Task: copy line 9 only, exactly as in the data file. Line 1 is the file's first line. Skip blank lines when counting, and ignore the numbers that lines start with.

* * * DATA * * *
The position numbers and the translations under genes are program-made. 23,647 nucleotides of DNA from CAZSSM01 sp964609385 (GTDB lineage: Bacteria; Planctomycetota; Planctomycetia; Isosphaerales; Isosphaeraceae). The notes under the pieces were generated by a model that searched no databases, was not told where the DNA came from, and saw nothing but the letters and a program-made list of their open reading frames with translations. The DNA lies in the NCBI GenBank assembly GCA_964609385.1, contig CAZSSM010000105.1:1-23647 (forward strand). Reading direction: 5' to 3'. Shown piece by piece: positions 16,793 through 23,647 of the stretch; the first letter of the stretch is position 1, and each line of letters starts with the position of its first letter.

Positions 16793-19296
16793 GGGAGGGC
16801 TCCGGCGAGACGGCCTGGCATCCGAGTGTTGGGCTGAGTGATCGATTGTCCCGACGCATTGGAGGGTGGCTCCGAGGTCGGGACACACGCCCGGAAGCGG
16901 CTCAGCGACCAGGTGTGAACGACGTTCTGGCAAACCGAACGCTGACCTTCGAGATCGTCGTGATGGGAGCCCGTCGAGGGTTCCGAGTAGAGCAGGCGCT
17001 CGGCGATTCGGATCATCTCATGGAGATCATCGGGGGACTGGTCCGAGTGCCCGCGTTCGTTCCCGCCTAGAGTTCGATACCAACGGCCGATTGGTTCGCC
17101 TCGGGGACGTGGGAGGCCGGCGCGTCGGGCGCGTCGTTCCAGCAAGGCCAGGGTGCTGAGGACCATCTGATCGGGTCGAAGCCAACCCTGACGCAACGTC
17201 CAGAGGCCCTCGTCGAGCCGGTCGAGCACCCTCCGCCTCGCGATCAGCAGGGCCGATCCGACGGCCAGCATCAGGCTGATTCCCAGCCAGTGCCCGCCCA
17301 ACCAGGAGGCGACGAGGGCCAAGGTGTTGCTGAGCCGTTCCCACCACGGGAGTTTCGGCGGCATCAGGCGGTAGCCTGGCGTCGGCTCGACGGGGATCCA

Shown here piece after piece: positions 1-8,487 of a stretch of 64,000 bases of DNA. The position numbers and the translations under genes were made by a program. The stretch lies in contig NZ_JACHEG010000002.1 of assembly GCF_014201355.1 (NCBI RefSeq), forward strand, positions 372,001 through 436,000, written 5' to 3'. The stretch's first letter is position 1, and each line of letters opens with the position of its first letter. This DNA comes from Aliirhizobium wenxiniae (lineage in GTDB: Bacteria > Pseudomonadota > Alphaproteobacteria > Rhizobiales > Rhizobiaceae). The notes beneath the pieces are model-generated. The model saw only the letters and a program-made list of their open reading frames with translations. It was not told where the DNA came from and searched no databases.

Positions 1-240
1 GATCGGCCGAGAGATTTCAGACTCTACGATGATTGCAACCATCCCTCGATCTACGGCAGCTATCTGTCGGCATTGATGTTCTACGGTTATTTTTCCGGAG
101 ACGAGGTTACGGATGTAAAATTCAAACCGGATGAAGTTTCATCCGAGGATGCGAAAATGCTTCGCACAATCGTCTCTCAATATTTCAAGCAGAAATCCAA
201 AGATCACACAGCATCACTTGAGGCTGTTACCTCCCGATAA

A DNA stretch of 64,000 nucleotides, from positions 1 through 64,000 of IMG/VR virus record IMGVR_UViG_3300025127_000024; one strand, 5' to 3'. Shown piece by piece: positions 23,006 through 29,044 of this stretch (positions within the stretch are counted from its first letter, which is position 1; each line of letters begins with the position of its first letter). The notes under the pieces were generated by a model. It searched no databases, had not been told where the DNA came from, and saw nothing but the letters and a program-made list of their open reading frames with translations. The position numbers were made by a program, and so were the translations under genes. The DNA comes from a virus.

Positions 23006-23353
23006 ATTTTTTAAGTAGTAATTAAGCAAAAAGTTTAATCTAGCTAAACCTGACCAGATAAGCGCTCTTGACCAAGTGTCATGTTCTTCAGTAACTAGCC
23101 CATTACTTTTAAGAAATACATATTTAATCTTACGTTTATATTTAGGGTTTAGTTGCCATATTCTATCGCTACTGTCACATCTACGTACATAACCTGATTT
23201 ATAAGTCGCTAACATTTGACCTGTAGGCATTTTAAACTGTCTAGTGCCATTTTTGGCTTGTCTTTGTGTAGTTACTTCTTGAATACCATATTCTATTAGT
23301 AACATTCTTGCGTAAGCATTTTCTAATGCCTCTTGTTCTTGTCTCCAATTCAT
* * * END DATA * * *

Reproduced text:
17301 ACCAGGAGGCGACGAGGGCCAAGGTGTTGCTGAGCCGTTCCCACCACGGGAGTTTCGGCGGCATCAGGCGGTAGCCTGGCGTCGGCTCGACGGGGATCCA